1. Line managers
    Line managers are essential to the delivery of a great employee experience. They own the relationship between the company and employees, and thus disproportionately impact employee experience. They are the ones that do the work on the ground, pushing messages through and creating the day-to-day lived experience of their people. Thus, it is important that they receive the necessary training and support to do so effectively, including recognising and sharing good practice. The manager’s manager should also be a key player, but this relationship tends to be neglected in modern HR.  
  1. Communications
    Several of our interviewees highlighted the importance of the relationship between HR and Communications colleagues. Communications are essential for how you package and present the experience. HR can help shape messaging, while Communications colleagues know the best methods and channels for disseminating messages, and for capturing and responding to any feedback.
  1. Colleagues that support the execution of employee experience
    HR will need to partner with colleagues across a variety of functions that have a material impact on the execution of employee experience. For example: 
    • IT – how easy is it to get help? Does equipment for new hires arrive on time?
    • Finance – is expense reporting straightforward? Are company credit card and payroll issues sorted?
    • Brand/Marketing/Customer Experience – Is the employee experience consistent with the broader brand experience? If not, this will be a problem. Ideally, products/services will be reflected in the behaviours of leaders and managers, which in turn file through to the day-to-day life of employees. It’s easier for an organisation’s people to deliver a great customer experience if they identify with the brand themselves.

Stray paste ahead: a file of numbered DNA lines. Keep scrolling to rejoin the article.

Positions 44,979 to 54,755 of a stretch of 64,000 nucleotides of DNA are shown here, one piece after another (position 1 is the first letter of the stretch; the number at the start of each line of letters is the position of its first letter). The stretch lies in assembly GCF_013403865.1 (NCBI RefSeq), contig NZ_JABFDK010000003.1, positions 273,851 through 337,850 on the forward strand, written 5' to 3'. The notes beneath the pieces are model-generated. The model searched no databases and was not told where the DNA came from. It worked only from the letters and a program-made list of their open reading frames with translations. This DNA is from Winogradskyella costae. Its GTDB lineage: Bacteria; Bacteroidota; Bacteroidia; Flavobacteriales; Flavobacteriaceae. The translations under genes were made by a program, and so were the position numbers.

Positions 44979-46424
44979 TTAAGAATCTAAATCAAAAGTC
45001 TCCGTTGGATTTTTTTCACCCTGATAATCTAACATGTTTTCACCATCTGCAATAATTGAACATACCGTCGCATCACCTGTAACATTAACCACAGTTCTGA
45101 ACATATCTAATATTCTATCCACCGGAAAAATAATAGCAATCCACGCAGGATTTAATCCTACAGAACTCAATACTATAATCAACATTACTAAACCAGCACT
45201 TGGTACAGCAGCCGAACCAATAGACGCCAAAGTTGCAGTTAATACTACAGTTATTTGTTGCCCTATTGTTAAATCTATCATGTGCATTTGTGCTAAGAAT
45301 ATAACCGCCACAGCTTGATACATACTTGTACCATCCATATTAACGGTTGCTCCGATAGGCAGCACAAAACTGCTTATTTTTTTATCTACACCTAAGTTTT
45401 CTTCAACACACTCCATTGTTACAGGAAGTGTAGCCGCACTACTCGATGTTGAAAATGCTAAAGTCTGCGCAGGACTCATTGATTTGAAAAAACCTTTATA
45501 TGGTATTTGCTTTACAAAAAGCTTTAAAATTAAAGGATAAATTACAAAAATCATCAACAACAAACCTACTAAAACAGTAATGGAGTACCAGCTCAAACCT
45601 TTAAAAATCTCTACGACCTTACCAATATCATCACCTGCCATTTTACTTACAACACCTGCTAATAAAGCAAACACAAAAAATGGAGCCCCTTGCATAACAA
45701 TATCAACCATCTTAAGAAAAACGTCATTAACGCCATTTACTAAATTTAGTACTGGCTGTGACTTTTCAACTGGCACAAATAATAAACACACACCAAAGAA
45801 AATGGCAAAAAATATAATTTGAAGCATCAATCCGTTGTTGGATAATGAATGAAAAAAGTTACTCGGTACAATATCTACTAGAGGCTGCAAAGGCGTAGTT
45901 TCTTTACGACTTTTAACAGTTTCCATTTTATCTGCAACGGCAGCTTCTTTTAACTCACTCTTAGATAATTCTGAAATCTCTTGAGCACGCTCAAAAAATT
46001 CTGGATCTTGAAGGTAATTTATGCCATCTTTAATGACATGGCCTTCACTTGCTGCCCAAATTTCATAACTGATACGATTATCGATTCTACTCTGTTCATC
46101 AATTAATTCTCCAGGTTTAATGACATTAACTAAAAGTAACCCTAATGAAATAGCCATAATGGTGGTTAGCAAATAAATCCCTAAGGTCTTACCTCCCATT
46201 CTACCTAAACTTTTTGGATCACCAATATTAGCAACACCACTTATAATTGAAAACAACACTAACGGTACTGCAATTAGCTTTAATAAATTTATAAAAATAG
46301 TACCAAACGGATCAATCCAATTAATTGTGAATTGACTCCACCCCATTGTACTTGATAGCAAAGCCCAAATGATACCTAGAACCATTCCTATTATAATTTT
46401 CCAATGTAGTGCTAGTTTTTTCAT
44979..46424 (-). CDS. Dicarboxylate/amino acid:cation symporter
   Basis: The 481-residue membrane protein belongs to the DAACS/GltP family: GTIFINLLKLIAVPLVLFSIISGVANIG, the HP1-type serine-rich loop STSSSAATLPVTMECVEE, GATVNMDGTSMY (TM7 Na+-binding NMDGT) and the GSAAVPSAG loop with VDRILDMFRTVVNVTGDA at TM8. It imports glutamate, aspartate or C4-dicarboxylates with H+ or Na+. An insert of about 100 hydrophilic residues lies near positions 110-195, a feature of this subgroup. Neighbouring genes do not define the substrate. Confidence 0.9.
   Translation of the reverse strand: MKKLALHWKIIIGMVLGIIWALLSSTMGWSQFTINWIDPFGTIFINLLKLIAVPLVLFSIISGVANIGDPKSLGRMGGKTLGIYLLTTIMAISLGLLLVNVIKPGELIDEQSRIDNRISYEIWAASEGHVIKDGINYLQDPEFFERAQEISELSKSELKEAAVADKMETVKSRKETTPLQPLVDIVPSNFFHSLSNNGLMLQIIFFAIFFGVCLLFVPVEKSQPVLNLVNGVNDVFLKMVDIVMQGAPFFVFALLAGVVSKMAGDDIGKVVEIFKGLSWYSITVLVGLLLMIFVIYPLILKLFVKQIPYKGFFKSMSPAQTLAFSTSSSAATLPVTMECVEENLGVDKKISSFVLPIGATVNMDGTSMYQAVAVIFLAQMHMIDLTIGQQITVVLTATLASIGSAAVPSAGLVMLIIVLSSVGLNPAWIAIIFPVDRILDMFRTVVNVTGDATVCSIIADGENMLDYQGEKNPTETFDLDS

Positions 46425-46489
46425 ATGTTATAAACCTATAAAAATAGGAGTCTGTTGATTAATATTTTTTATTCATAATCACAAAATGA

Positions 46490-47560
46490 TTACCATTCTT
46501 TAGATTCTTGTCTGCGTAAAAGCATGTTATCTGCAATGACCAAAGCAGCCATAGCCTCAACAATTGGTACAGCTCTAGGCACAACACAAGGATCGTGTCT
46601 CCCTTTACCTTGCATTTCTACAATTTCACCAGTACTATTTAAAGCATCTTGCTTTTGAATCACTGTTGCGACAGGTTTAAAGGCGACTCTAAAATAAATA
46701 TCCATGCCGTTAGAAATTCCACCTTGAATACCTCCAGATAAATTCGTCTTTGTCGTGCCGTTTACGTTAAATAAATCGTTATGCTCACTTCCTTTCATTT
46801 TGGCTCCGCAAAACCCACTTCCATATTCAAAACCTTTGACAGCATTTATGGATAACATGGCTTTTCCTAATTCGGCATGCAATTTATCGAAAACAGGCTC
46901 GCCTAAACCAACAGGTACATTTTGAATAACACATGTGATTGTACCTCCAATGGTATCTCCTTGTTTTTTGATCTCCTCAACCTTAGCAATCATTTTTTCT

• Facilities/Real Estate – have the proper arrangements been made to facilitate hybrid working and a sense of safety? 
  1. External relationships
    Relationships external to the organisation also play a key role in employee experience.
    Those organisations that are partners of, and act on behalf of, the organisation but also directly impact the employee are very important. For example, recruitment agencies, healthcare providers and outplacement services should be well-briefed and aligned to the organisation’s values. The same is true of external consultants used as training partners – they should be recruited and inducted in such a way that they feel part of the organisation. This facilitates open and well-informed conversations with staff. 
  1. All employees
    Finally, all of a company’s employees (up to and including the Board) have an important role to play in employee experience. As participants in a focus group for this research pointed out, it’s up to all employees to live and breathe the organisation’s mission, purpose, and values. The HR function can’t ‘own’ that – it’s a shared responsibility. 

Theorists and practitioners alike argue that employee experience should take into account not only in-house, full-time colleagues, but the larger blended workforce. It’s about creating a good experience for part-timers, contractors, freelancers, alumni, and candidates too.  

However, we find that most organisations are focusing their attention on full-time, in-house staff. We also see limited differentiation of experience by demographic factors, job level, geography, and so on. This is a missed opportunity given that strategic business needs will require a differentiated approach at most organisations.   

For example, if your business relies heavily on a contingent workforce, how are you differentiating the experience to attract and retain those workers? If developing critical talent is key, what types of experiences should you be designing for this segment of your workforce?

Stages, Aspects, Enablers – A Framework for Thinking About Employee Experience Strategy First 

The temptation for some organisations is to take a ‘kitchen sink’ approach to employee experience, engaging in a wide-ranging but random mishmash of activity. Others may take a one-size-fits-all approach. They may mimic the approach that another organisation has taken without considering the business end that they are trying to achieve.